Atlatszo.hu digs into the renting out of museum exhibits to friends of the government

Recent developments have compelled Atlatszo.hu to dig deeper into the common practice at the Budapest Museum of Fine Arts of renting out exhibits for decorative purposes. The latest findings indicate that the prime minister’s top advisor was also among those who rented out publicly owned art for private use.

Atalszo.hu is pursuing a rumor that Árpád Habony, a top advisor to Prime Minister Viktor Orbán, is among the clients of the Museum of Arts in Budapest, borrowing exhibit items as high-end decoration. We have already found out that the museum has provided items valued at millions of euros to various state bureaus. The records released by the museum following our requests, however, left out some interesting contracts.

Habony is a recurring subject of our investigations. He is known to have the prime minister’s confidence, is often credited with key elements in economic policy and political strategy while holding no official office, thereby dodging accountability in the process.

Talk in the art world has it that he is also a fan of fine art and that the state-funded cultural institution is ready to oblige his demands. Atlatszo.hu eventually received data from the museum about art rentals, but apparently these records did not include contracts that were now brought to the public’s attention because of specific inquires by the Vs.hu news portal.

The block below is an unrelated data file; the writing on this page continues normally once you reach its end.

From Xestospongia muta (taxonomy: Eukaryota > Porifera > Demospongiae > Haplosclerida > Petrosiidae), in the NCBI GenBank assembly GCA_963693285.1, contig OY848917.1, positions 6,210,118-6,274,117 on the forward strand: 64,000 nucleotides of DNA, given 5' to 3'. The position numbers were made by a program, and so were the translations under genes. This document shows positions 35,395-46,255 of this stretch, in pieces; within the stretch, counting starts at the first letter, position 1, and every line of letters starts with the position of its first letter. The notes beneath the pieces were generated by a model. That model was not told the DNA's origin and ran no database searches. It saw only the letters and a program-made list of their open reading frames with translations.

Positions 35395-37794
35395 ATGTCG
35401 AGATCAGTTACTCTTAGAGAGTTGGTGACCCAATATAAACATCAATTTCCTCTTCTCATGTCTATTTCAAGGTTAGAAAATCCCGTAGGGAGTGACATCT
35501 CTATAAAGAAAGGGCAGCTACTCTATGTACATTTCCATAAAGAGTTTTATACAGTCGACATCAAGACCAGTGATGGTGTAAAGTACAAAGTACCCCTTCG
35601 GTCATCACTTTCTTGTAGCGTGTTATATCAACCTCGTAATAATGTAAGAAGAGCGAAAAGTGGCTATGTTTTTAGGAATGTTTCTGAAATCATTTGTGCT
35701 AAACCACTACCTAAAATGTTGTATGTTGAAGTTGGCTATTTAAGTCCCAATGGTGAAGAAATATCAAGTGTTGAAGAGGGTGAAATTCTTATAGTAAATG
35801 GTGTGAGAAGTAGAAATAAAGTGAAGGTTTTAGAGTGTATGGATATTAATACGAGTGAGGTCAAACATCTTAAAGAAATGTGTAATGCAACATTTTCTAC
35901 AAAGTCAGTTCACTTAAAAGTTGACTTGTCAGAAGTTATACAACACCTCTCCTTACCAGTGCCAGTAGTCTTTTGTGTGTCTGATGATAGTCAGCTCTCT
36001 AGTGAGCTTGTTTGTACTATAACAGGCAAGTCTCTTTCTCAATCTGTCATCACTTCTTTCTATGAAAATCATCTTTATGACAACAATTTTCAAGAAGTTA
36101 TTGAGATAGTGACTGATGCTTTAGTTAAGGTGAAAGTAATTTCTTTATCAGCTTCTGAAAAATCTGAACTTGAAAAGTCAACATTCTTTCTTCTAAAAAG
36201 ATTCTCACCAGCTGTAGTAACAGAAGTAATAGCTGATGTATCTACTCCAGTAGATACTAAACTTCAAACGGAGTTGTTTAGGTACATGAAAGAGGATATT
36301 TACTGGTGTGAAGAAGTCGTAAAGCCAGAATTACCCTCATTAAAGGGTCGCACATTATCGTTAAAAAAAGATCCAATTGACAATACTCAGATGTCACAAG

Following up on a rumor in the art scene, they filed a request to view information pertaining to a certain Brand Lab Kft consultancy, which is part owned by Habony’s sister. Others in the company are also prominent media personalities and are consistent beneficiaries of the current government’s activities. This company signed 10 contracts with the museum for renting out pieces of art, worth close to 1 million euros, for a 50 euro monthly rental fee. The museum originally left out these contracts from the previous disclosure saying that the agreements have already been terminated and should thus be irrelevant. However, even with the release of the records, the location where the art pieces were allegedly on display was redacted.

If the address happens to coincide with the official address of Brand Lab, it will be all but confirmation of Habony’s involvement. Atlatszo.hu will continue to pursue the case.